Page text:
I found this museum very cool. Like some of the other reviews say some of the Japanese perspective of how and why they went to war was interesting just make sure you come here with an open mind. There was enough English info to keep me interested just don’t expect for all of the exhibits to have english
Written 16 December 2019
This review is the subjective opinion of a Tripadvisor member and not of Tripadvisor LLC. Tripadvisor performs checks on reviews as part of our industry-leading trust & safety standards. Read our transparency report to learn more.

Luluzz
Auckland Region, New Zealand82 contributions
Sept 2019 • Couples
We spent a great few hours here. One of us loves war history and the other tolerates it but really appreciated the ink stamps you can make in most rooms :-P

Most of the exhibits, particularly the large pieces, were really impressive and obviously well preserved and maintained. Note you can photograph most of the big exhibits but not the small ones. The building is impressive and everything is presented well.

The museum has a bit of a reputation of being blasé or gung ho about Japan’s war history / war crimes. We only saw a little bit of this and generally found it an interesting perspective. We were aware before
we went that war crimes weren’t covered
much, but we didn’t feel that the museum “venerated” war criminals.

The only parts we found a bit icky were how the suicide planes and boats were just woven into everything else as if they were an ordinary part of war and history...the suicide weapons have always struck me as a unique, stand out aspect of history and should have been presented as such. Also, the firebombing of Tokyo was mentioned but kind of “in passing” - it seemed strange that not more coverage was given to the virtual destruction of the city we were standing in.

The main theme of the modern history sections is that Japan first was powerless to resist being drawn out of isolation, then had to struggle to be a great power to overcome unfair disadvantages. This seemed a bit of an oversimplification of a complex and multifaceted period of history.

The sections on the wars with China suffered a little from a lack of content on the Chinese leaders and military, almost like they weren’t worthy of discussion.

The discussion about the outbreak of war in China in the 1930s was a mixture of rationalising and explaining aggression, blaming the Chinese at times, and one or
two conspicuous admissions of Japanese warmongering.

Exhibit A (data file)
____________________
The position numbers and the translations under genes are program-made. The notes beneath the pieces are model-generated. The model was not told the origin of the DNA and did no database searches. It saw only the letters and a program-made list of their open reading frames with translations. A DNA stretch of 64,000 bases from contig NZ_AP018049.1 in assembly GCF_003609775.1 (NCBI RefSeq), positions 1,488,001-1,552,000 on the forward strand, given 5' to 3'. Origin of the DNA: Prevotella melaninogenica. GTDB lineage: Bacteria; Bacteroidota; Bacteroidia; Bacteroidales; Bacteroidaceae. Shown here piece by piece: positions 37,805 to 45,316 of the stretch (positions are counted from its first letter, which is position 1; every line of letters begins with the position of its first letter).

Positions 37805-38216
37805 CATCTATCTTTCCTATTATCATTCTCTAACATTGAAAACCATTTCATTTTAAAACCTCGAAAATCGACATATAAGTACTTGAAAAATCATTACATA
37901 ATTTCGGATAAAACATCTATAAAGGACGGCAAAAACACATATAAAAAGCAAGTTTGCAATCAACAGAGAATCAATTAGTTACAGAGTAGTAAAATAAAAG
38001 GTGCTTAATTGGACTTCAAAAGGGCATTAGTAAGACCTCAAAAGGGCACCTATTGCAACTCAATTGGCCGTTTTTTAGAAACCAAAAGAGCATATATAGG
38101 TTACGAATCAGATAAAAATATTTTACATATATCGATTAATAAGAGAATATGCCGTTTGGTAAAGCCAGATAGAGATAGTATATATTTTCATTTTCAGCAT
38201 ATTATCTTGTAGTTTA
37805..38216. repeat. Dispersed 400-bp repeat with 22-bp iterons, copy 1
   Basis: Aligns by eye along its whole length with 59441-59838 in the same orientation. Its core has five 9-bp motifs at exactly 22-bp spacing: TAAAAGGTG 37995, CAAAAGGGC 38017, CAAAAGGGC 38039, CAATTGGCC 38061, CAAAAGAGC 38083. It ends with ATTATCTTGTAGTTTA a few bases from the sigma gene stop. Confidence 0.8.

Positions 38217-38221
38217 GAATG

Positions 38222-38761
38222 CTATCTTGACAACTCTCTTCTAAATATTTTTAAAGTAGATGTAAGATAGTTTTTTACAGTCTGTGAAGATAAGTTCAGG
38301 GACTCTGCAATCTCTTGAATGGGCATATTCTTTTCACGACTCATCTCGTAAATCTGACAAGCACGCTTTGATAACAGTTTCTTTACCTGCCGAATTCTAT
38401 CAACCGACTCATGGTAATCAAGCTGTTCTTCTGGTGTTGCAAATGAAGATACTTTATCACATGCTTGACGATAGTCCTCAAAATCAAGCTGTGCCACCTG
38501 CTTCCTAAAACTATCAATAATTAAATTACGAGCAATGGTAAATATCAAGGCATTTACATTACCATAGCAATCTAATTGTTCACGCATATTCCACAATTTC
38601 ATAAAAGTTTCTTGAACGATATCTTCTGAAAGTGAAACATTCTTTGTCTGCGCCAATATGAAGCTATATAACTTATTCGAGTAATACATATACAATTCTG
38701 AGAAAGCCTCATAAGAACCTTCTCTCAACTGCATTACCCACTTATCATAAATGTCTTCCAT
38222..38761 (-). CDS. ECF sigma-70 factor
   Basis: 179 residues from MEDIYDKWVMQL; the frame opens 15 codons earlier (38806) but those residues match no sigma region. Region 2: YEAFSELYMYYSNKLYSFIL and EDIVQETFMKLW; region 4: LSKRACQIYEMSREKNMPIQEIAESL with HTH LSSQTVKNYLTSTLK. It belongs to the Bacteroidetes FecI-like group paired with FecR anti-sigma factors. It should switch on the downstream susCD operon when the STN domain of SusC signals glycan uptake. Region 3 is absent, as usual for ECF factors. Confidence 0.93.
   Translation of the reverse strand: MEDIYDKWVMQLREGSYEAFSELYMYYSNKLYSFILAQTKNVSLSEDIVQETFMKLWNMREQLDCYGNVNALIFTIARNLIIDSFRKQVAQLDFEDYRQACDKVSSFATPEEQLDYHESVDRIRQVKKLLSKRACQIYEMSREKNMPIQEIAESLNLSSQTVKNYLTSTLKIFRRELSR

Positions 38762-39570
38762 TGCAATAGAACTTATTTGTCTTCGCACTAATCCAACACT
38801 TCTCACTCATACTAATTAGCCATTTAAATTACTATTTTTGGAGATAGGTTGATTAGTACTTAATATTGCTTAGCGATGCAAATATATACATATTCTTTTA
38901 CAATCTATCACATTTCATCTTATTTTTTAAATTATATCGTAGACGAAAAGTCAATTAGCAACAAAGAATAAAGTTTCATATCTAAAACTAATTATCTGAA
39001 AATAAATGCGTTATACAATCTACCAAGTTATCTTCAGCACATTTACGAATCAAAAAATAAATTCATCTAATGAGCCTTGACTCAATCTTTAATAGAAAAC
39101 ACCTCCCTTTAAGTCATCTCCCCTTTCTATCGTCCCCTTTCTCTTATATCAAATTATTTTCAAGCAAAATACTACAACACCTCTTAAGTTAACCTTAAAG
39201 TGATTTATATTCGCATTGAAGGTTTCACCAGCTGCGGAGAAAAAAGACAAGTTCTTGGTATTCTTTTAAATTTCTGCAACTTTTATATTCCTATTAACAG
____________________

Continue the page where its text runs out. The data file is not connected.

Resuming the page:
There was interesting coverage of the decision to go to war with the Western Powers in 1941. It was far more balanced and nuanced than what Western museums portray, although it certainly pushed things in suggesting the Americans were being unreasonable negotiators.

The big exhibition hall where photos are
encouraged is a must-see.

Overall it’s a great place to visit for any history fan. And we recommend buying the special stamp book from the bookshop - it was very cheap and a great souvenir.
Written 28 October 2019
This review is the subjective opinion of a Tripadvisor member and not of Tripadvisor LLC. Tripadvisor performs checks on reviews as part of our industry-leading trust & safety standards. Read our transparency report to learn more.

iainmcleod
Mid Calder, UK3,659 contributions
Oct 2019 • Friends
Staggered museum with free initial display and 2 additional areas. So shop cafe display one for free and 1000 yen for access to the other 2 spots.
Written 18 October 2019
This review is the subjective opinion of a Tripadvisor member and not of Tripadvisor LLC. Tripadvisor performs checks on reviews as part of our industry-leading trust & safety standards. Read our transparency report to learn more.

igoremu
Nuremberg, Germany40 contributions
Oct 2019
The neighboring Yasukuni-jinja is pretty unassuming, but this place is the real deal. It presents an overview of the history of the Japanese military, from medieval times through World War II.
Factual truth or neutrality was obviously not a major concern for those that designed the exhibition. I imagine this is what it would be like if a Japanese WWII general were to explain the situation to you. War crimes are not mentioned and there is a very strong focus and glorification of the kamikaze attacks.
There are several fascinating exhibits that are well worth seeing if you are interested in these kinds of things, such as fighter planes and different kinds of suicide attack craft.

If you are interested in the military equipment exhibits, I can recommend going, otherwise I would avoid this place. This is just my personal opinion, but I do not feel that this place is a worthy way to remember those that died (or were forced to die) for Japan.
Written 17 October 2019
This review is the subjective opinion of a Tripadvisor member and not of Tripadvisor LLC. Tripadvisor performs checks on reviews as part of our industry-leading trust & safety standards. Read our transparency report to learn more.

Barbarella83
Airport West, Australia104 contributions
Sept 2019
Very interesting exhibits relating to Japans military history, including interesting displays of armour, weapons etc dating back to the early samurais. The WWII section gave some interesting insight into the Japanese perspective on what occurred and why.
Written 27 September 2019
This review is the subjective opinion of a Tripadvisor member and not of Tripadvisor LLC. Tripadvisor performs checks on reviews as part of our industry-leading trust & safety standards. Read our transparency report to learn more.

Ewan A
Newburgh, UK187 contributions
Jul 2019
Visiting this Japanese war museum was a real insight into how the Japanese view the fate of their nation in the Second World War. The displays are fascinating and very interesting to look at, especially the aircraft and naval displays. Many of the storyboards are accurate and go into good details - some of them however are factually inaccurate and have been heavily revised from former times, which is a little disappointing. It does however provide the westerner with a glimpse of how Japan's views what happened during the outbreak of the war and then what happened to it during the closing stages of the war and it is very interesting to compare approaches. If you're interested in war history and good displays, this is definitely worth a visit.
Written 16 September 2019
This review is the subjective opinion of a Tripadvisor member and not of Tripadvisor LLC. Tripadvisor performs checks on reviews as part of our industry-leading trust & safety standards. Read our transparency report to learn more.